From the age of 30, half of all women report concerns about under eye circles. That finding, from a study of 4,402 women aged 18 to 75, highlights a reality with which many dermatologists are familiar. Yet, treatments of the tear troughs rank only seventh in aesthetic treatments.1 This gap likely is caused by the difficulty of treating tear trough concerns.

Historical Challenges

Treatment of the tear trough is associated with a number of limitations and can be a challenge. Due to the thin, translucent skin in this area of the face, anything injected may either lump up or produce blue discoloration, due to the Tyndall effect possible with most popular FDA-approved hyaluronic acid (HA) fillers. Tyndall effects occur because of three things: the amount of HA injected, the physical properties of the HA gel, and, to an extent, the depth at which the filler is injected.

A meta-analysis of filler usage shows that patients frequently report adverse effects. In a study of 100 patients, 75 percent reported bruising, 33 percent reported surface irregularity or lumpiness, and 26 percent reported mild edemas or swelling.2Patients typically require repeated massages to address these side effects (except for bruising); usually adverse effects will disappear after several days. If massages are not sufficient, the use of hyaluronidase is reported in some cases. Five percent of patients in this study also reported the emergence of Tyndall effects or persistent discoloration.

Historically, injectors relied on autologous fat for filling the tear troughs, which is still popular with plastic surgeons. However, with time, even these fat injections can lump and look unnatural. Collagen also was used because both bovine and human collagen are opaque; but these have been off the market for some time. The current trend is to dilute any of the currently marketed HA fillers with lidocaine to decrease the probability of Tyndall effect. Products such as Juvederm (Allergan) and Restylane (Medicis) are mixed at a ratio of 1:1 or 2:1 for such an effect. This, theoretically, can cause problems. Because the filler molecular makeup is biochemically altered, it may result in a reduced duration of effect.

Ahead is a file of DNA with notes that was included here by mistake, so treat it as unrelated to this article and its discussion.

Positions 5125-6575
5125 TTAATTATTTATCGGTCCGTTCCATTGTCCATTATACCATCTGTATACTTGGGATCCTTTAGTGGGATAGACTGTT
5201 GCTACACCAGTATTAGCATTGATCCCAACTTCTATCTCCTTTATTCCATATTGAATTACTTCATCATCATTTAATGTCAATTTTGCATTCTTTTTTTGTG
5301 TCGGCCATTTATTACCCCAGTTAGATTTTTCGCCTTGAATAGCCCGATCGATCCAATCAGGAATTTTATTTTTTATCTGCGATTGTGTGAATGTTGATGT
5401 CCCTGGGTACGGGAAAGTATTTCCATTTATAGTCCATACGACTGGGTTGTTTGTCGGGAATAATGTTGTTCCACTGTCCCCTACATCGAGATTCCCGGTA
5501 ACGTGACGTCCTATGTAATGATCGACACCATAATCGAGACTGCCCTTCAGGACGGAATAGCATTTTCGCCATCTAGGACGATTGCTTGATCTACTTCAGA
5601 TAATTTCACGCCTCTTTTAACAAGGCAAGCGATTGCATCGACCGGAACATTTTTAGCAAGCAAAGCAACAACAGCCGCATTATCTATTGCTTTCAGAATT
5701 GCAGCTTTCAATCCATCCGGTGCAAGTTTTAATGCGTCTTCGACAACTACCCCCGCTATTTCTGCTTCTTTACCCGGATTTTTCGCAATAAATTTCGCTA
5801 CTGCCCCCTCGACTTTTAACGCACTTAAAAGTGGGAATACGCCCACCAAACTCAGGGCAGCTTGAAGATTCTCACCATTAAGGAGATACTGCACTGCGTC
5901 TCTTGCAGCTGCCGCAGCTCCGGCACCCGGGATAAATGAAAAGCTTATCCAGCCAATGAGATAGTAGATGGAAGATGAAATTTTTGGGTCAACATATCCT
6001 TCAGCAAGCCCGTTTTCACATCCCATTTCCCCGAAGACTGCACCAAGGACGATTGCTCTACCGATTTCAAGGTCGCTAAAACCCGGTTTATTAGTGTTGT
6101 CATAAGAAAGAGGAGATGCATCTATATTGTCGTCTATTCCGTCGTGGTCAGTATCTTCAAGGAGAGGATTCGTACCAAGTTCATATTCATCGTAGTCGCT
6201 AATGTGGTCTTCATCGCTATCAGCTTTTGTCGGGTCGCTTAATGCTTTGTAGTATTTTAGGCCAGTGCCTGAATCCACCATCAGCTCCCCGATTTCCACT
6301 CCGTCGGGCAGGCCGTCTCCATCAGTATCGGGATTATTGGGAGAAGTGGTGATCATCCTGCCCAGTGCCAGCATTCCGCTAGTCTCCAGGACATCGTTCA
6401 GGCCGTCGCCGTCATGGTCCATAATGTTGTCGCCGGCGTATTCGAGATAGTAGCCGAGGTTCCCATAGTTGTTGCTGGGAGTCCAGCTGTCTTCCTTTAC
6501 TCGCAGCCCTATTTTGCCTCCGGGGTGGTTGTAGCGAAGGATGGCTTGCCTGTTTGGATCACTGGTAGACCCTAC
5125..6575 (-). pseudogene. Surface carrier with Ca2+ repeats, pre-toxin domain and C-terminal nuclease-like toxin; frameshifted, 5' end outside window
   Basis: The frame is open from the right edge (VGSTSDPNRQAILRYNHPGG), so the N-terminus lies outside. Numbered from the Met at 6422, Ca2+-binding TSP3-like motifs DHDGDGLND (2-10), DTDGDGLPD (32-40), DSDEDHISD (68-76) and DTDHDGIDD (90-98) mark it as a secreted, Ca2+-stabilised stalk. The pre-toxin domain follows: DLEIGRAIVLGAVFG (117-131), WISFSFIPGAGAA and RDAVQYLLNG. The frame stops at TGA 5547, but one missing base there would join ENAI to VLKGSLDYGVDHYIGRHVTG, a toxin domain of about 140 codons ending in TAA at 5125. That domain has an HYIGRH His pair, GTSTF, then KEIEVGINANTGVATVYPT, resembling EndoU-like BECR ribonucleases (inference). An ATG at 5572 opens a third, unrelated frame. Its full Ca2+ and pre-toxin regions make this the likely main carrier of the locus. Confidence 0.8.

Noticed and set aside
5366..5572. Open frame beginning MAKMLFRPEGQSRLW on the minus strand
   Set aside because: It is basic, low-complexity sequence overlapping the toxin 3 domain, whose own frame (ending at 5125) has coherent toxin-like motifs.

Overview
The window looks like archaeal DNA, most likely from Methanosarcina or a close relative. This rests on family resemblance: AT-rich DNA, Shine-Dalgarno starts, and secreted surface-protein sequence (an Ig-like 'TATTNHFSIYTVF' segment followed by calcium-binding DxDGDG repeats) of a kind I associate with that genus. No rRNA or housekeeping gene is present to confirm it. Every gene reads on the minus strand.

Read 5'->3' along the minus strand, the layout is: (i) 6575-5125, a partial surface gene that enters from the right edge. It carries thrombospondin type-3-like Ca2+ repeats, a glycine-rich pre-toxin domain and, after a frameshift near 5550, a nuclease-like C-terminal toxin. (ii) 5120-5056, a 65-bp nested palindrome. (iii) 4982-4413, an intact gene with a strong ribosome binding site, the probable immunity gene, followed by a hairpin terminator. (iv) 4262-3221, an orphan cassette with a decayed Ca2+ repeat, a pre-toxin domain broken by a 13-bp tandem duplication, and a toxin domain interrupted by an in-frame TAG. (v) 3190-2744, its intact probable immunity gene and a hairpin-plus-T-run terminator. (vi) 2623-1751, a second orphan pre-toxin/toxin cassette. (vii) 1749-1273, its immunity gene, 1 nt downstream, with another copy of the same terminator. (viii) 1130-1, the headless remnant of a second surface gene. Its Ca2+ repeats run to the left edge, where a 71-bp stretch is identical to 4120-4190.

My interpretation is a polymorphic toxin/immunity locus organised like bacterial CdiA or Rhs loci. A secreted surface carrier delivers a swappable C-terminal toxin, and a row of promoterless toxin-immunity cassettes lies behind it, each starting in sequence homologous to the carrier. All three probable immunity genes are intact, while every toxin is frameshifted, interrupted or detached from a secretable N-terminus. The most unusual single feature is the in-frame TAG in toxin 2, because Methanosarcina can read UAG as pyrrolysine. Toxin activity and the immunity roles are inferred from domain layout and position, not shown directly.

Recent Innovations

One proposed treatment option that is useful is to mix HA (usually Restylane in my practice) with a small amount of Radiesse. This creates a filler that is as soft as an HA but opaque as Radiesse, so there is limited risk for Tyndall effect. Though an interesting and very bold idea of mixing two FDA-approved products, the safety of combining two different- class fillers together has been caused significant debate.

The new kid on the fillers block is Belotero (Merz Aesthetics), an injectable mono-phasic HA. It is said that it does not cause Tyndalling due to its ability to readily spread, but the material may be relatively short-acting, requiring multiple treatments to maintain results.

An adapted HA gel can assist in the reduction of eye circles; however this recent innovation is not yet FDAapproved. Made by Teoxane, Teosyal Redensity II is already approved in the EU and Canada. The product’s molecular structure is such that its physical properties are that of a soft HA, but it is composed of both crosslinked and noncrosslinked HA in addition to amino acids and minerals. This creates a product that lasts for an average of a year and, no matter the quantity injected, has not been shown to lead to any swelling or Tyndalling. Teosyal Redensity II has an appropriate viscoelastic profile and provides minimal pressure on tissues, which offers an easy injection into a confined, narrow area, optimal spreading, and controlled positioning.

Creative Approaches and Emerging Opportunities

I find Teosyal Redensity II to be the only product that seems tailor made for the tear troughs, and it could be a trend for the development of fillers in the future to target a certain area of the body or face (Figure 1). It is important to note that a product such as Teosyal Redensity II is correctly indicated outside the US for eye circles, tear trough deformity, palpebromalar groove, and minimal palpebral bags. It is not indicated for patients with exclusively pigmentary dark circles, large palpebral or malar bags, lymphatic stasis, or excessive ligamentary looseness inferior eyelid (ectropion or scleral show).

Until this product becomes available in the US, injectors who are adept at mixing or diluting fillers may continue to achieve acceptable results. The recent availability of a monophasic, double-crosslinked hyaluronic acid filler for correction of deep lines and wrinkles offers a treatment option with a low risk of causing discoloration but perhaps a brief duration of effect.

  1. Arcane Study, France, February 2011.
  2. Morley AM, Malhotra R. Use of hyaluronic acid filler for tear-trough rejuvenation as an alternative to lower eyelid surgery. Ophthal Plast Reconstr Surg. 2011; 27(2):69-73.